Style: Gothique |
Year of birth: 1997
Views: 4016. Updated: 16 October, 2005 by Project Moderators
Biography of Band
|Portuguese Darkwave/Ethereal/Gothic Metal band Aenima has faced an uphill climb. Soon after the release of their excellent debut,
"Revolutions", their label -- and any promotional assistance therefrom -- died. Despite this, they were able to sell out their first
pressing. Appearances at Germany's M'era Luna festival, and on Cleopatra's Unquiet Grave vol. 3 compilation, helped them to establish a
growing following around the world. That following won't be disappointed by their sophomore effort, "Sentient". If "Revolutions" was a
promising beginning, "Sentient" shows a band which has found its voice and triumphed over adversity.
Aenima's music takes the standard Gothic forms and gives them a Celto-Iberian flair. The melancholy acoustic guitar on "Song for a
Moonlit Mermaid" would be right at home in a fado hall; so would the multilayered a capella vocalise on "Dusk" and the swooping trills on
"Rites of Passage." This is not surprising. Portugal has a long tradition of hauntingly beautiful music... and of synthesis. It is a land
where Moorish tiles emblazon Catholic churches, where North African rhythms liven Celtic melodies. In joining the Cocteau Twins with Fado,
Aenima has created something which draws from world traditions and in doing so becomes quintessentially Portuguese.
Rune's production abilities stood out on their first CD: listening to "Sentient", it is clear he has not been resting on his laurels. The
recording is crystal clear, no mean feat for a band as dynamically diverse as this. The smart, stylish bass lines by Paulo are crisp and
clean on Gothic rockers like "Lilith" and solid but unobtrusive on ethereal flights of fancy like "The Light." The electric guitar work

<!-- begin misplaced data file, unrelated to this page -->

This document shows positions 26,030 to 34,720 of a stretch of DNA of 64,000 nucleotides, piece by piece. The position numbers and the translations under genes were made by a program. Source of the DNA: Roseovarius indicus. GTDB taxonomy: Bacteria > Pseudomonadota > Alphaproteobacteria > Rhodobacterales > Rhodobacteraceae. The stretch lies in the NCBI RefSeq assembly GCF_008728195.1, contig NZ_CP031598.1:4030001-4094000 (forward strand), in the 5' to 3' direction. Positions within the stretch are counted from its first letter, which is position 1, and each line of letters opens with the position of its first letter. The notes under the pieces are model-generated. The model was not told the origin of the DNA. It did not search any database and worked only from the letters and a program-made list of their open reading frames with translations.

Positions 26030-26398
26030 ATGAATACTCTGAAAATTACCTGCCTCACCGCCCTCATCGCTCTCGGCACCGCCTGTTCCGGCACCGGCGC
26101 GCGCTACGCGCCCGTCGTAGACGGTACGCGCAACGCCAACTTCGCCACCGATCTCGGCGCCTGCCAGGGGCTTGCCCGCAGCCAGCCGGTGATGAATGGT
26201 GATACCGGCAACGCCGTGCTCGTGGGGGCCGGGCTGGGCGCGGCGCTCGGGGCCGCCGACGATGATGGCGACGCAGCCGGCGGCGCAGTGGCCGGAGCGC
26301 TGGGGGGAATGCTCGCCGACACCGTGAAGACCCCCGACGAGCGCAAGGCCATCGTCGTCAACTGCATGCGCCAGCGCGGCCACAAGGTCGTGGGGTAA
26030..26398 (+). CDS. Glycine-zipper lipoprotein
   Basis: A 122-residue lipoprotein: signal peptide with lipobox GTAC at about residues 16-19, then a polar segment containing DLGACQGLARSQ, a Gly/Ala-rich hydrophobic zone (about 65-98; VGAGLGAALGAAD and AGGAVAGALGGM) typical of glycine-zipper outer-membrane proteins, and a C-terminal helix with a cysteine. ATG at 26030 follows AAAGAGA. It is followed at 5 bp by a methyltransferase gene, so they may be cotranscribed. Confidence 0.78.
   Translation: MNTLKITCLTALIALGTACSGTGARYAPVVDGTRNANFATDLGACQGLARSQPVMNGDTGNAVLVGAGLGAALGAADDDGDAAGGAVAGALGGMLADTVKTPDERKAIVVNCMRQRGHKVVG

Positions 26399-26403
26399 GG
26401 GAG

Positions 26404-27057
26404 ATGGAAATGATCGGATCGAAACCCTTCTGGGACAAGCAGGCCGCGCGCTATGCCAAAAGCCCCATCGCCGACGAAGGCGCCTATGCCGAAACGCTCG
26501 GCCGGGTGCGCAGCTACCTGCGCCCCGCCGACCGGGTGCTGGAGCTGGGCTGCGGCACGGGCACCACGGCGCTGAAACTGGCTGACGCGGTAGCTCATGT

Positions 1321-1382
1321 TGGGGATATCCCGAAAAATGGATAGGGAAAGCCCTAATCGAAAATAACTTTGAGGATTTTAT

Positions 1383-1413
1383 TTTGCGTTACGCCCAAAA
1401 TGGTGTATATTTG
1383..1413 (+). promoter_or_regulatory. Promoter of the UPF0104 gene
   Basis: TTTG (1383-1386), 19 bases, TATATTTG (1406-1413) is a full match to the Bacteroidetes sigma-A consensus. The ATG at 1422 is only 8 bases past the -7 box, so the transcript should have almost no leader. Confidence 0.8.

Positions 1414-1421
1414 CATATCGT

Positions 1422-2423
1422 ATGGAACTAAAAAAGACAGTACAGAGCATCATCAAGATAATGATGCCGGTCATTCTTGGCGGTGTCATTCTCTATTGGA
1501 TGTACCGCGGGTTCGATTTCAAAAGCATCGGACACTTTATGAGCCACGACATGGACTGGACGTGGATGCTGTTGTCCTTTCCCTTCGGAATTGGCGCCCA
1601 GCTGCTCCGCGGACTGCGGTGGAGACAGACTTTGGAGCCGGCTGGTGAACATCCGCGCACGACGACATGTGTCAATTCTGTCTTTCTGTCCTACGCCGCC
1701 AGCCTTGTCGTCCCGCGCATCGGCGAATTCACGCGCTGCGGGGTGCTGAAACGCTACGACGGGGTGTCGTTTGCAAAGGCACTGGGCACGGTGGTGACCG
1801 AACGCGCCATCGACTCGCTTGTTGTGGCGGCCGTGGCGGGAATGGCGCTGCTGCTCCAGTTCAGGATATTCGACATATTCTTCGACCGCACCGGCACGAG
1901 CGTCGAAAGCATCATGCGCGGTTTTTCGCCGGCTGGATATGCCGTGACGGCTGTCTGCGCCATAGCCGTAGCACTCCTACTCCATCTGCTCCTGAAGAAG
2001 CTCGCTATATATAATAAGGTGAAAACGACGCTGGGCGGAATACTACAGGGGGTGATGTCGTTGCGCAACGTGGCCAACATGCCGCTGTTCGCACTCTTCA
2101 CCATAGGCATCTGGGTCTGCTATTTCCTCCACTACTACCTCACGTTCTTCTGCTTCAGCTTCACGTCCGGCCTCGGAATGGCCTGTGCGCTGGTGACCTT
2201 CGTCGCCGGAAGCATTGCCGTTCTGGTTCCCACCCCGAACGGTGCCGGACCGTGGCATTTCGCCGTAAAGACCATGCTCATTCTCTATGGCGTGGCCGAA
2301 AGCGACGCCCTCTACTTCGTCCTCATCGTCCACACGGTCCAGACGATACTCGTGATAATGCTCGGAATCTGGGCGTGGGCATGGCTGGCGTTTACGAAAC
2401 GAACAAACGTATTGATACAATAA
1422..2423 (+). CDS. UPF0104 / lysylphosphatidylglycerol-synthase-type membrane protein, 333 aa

from Rune and Nor is as melodic as the acoustic, particularly on "Shelter for a Lesser God" and "The Soil Stained Black."
The most notable improvement of all is in Carmen's singing. On "Revolutions" Carmen was a rock-solid and competent singer. Here she's
gone from Very Good to Absolutely Astonishing. "Lilith" has low notes worthy of Amy Ray or Alison Moyet, combined with trills that would
make Harriet Wheeler of The Sundays envious. This is by far the best vocal work I've heard all year; Carmen combines the precision of
opera with the passion of folk, with incandescent results.
Some say that Gothic Rock is dying, that Industrial has mutated into Psytrance and Gothic into Synthpop. Bands like Aenima offer hope of
a resurrection; here's hoping they can find the audience they deserve. This is one of the best releases this year, and will definitely be
one of the highlights for Middle Pillar Presents.
Members of Aenima
| Current Members:|
Paulo. Role: Bass, Keyboards
Hugo. Role: Drums, Percussion
Nor. Role: Guitars, Didgeridoo
Carmen (Founder). In Band at: 1997 - . Role: Vocals
Rune (Founder). In Band at: 1997 - . Role: Guitars
|Promo: Skies (1997) Tracklist.|
CD: Revolutions (1999) Studio: Symbiose Records. Tracklist.
EP: Never Fragile (2002) Studio: Equilibrium Music. Tracklist.
CD: Sentient (2003) Studio: Middle Pillar Presents. Tracklist.
EP: Split (2004) Studio: Tenser Produtions. Tracklist.
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